behold, i have come to do your will!

(fr Cyprian, 4th Sunday of Advent)

The line I am the most attracted to in the readings today (Heb 10:5-10; Lk 1:39-45) is what Elizabeth says to Mary: ‘…blessed is she who believed that there would be a fulfillment of what was spoken to her by the Lord.’ A simpler version of this that sticks in my mind is from a thsong by Michael Joncas, the refrain of which goes, “Blessed are those who believe that the promise of the Lord would be fulfilled.” And that goes right along with the quote from Psalm 40 that is in the section from the Letter to the Hebrews: Behold! I have come to do your will, O God. It of course begs the questions: What is the promise of the Lord that we are asked to believe will be fulfilled? What is the promise of the Lord that we are asked to hope in?” We’ll get to that in a moment. First…

The thing I always find fascinating about this reading from the Letter to the Hebrews is that Psalm 40 is misquoted or changed. Now that could be an accident, a bad memory, the slip of the hand of a scribe or else––and I think this is more likely––it is intentional. Psalm 40 actually says, Sacrifice and offerings you did not desire, but an open ear. But the author to the Letter to the Hebrews says, ‘Sacrifice and offerings you did not desire, but a body you have prepared for me.’ So the ear has become a whole body, or the whole body has become like an open ear.

Fr. Deiss called this the “prayer of the incarnation”: ‘Behold I have come to do your will. You must imagine a high Christology here, the second person of the Trinity, the Word, speaking to the Father-Creator, the first person of the Trinity. When the Word takes flesh and comes into the world he says, ‘Behold I have come to do your will.’ And this will really be Jesus’ prayer throughout his whole life, even up to the agony in the garden: ‘…if you are willing remove this cup from me; nevertheless not my will, but yours be done.’[1] This could also be considered a distillation of the Lord’s prayer (at least in Matthew’s version of it): Your will be done, which appears as a parallel to your kingdom come. And of course this is Mary’s prayer, too. Let it be done to me according to your word. And so Luke has Jesus himself say twice ‘My mother and my brothers and sisters are those who hear the word of God and keep it’[2] and, when someone refers to his mother Mary he says, ‘Blessed rather are those who hear the word of God and keep it.[3]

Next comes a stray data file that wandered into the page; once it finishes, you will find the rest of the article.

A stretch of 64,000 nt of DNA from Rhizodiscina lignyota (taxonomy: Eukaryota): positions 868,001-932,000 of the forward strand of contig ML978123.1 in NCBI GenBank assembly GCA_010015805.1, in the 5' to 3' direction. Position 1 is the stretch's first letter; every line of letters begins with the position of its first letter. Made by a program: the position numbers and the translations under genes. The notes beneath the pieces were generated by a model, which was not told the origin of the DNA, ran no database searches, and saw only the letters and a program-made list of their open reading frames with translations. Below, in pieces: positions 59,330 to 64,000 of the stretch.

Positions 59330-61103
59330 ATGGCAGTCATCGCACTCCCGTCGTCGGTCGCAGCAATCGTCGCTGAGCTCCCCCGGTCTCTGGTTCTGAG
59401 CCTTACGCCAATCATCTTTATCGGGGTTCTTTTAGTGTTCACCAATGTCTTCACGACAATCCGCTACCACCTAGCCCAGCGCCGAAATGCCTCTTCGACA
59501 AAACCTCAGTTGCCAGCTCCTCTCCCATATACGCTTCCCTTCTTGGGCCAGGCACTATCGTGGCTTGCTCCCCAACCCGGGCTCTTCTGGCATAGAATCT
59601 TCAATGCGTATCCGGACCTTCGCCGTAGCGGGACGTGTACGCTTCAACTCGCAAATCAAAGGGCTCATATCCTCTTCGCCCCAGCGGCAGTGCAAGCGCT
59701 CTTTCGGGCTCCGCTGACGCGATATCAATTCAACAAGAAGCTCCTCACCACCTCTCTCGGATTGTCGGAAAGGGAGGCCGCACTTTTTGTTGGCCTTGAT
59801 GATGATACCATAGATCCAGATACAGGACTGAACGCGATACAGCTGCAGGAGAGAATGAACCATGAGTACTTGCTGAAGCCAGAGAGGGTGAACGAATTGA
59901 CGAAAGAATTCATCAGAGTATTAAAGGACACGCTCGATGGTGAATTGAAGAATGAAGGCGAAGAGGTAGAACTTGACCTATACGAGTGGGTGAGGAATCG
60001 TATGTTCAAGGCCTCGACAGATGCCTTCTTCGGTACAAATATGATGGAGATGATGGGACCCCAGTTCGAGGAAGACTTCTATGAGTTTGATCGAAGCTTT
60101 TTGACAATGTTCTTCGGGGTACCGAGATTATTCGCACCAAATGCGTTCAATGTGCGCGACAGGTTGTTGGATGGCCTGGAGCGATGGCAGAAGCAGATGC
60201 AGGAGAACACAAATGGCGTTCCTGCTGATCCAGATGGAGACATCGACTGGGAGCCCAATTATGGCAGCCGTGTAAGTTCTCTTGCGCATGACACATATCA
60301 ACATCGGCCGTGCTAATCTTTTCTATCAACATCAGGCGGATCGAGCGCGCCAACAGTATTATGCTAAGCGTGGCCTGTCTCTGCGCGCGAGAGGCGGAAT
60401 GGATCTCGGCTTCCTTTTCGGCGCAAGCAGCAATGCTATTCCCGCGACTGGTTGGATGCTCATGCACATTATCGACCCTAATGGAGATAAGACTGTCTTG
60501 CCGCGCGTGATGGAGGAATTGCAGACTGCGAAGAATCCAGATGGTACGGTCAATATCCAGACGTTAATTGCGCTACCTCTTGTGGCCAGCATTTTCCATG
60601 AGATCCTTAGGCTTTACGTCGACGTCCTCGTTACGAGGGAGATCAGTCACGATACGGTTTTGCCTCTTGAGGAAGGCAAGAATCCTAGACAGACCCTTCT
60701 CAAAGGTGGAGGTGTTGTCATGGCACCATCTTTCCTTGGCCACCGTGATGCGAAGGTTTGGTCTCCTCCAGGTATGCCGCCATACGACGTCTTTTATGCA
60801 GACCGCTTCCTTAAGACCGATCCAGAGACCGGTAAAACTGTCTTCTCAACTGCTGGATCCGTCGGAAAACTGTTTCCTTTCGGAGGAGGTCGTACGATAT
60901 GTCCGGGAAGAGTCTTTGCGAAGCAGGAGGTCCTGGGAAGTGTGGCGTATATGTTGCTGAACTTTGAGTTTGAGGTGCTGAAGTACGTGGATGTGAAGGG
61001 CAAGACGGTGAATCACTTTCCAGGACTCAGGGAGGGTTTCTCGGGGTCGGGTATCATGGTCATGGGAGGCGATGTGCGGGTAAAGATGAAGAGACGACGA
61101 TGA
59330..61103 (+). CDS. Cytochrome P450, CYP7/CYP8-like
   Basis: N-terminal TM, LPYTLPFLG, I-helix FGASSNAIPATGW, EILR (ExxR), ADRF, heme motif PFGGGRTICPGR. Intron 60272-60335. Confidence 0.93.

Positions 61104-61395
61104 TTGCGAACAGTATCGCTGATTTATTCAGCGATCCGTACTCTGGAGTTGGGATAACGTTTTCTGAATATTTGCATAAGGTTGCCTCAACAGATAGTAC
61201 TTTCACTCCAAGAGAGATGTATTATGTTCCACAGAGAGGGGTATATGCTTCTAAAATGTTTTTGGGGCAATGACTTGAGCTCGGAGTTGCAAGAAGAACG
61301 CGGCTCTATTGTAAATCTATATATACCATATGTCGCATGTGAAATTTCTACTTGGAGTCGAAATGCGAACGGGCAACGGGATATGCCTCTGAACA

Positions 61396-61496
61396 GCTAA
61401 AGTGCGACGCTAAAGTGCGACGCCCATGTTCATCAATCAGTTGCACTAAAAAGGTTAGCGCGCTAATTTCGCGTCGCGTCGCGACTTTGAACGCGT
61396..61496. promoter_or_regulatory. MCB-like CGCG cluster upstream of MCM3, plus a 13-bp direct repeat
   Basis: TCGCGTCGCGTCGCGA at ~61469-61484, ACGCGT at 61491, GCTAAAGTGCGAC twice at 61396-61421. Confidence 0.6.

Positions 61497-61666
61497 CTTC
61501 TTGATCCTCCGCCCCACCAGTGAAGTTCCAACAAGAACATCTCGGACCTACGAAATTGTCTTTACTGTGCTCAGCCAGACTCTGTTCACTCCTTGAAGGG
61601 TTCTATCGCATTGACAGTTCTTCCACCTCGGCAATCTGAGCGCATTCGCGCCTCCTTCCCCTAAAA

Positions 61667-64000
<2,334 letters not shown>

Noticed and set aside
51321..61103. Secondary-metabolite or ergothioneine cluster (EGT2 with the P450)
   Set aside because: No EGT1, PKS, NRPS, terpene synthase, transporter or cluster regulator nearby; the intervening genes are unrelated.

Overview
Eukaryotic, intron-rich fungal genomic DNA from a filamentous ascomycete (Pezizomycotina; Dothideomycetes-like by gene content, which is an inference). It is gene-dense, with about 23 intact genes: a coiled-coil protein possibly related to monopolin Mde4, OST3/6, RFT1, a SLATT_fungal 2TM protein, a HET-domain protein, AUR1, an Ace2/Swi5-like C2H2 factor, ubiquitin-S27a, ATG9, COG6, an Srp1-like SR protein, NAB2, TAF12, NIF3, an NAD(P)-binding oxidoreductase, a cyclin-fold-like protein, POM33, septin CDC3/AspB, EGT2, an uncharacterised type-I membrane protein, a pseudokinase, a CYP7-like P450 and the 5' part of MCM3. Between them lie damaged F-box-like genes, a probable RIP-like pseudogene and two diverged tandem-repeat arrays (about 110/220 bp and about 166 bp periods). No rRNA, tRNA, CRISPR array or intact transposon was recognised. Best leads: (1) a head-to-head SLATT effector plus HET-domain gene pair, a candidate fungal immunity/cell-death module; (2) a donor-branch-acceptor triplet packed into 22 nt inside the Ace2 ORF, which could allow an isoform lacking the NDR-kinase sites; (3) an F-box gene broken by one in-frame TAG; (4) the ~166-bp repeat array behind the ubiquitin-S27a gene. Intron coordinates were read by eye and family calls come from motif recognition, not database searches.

I think it’s safe to say my favorite prayer in the whole world is the 3rd Step Prayer of Alcoholics Anonymous: “O God, I offer myself to you, to build with me and to do with me as you will.” But reflecting on that one day I realized how many saints have offered us some kind of prayer of self-abandonment­––Charles de Foucauld, Ignatius of Loyola, de Caussade; and how this idea of self-offering has been a traditional devotion in the Catholic tradition, that I didn’t really appreciate until I was much older. Even the idea of “offering it up,” which seemed at one time like such a lame platitude, a way for someone to get around explaining or correcting a bad situation, now has taken on new life for me. In every situation it is appropriate to say with Jesus, “Thy will be done!” In every situation it is appropriate to say, “O God, I offer myself to you to do with me and to build with me as you will.” At any and every moment of every day it’s appropriate to say, like Mary, ‘Be it done to me according to your word.’ It doesn’t get us out of the situation; but it does root and ground us in the will of God and the power of the Spirit.

‘Sacrifice and offerings you did not desire, but a body you have prepared for me.’ Of course ‘body’ here refers to Jesus’ body, but it could just as well refer to Mary’s body––“You prepared Mary’s body for me,” Mary, whose whole body was a listening, a receptivity, an open ear––the ear of her body, the ear of her soul, as well as the ear of her heart, as St. Benedict calls it. This is why she could say, ‘My whole being rejoices in God my savior. Her humanity was a vessel, not just her mind or her soul, nor some kind of disembodied spirit. This body of Mary is a living breathing blood-filled pulsing grounded vessel. Her sacrifice was her whole being. I like to take the myths at their word. Mary accepted the Word so deeply in her heart, in her whole being, that it became something in her! The Word became flesh in her. She came into such a profound union with God that her whole being was transformed by it.

And, by the way, that’s the promise: that our whole being can be transformed by the Word and the Spirit. That’s why Paul tells us (in Rom 12), like Mary, like Jesus, to offer our bodies as living sacrifices, holy and acceptable, to God. The psalmist tells us, and the author to the letter to the Hebrews interprets for us: as fine as they are, ultimately God does not really want our ritual sacrifices and liturgical offerings, holocausts offered on the altar. What God really requires of us is what those sacrifices and offerings are supposed to symbolize. What God requires of us is an open ear or, as Paul describes it, a body offered up as a spiritual sacrifice, our whole being available to be a vehicle, a vessel, an instrument.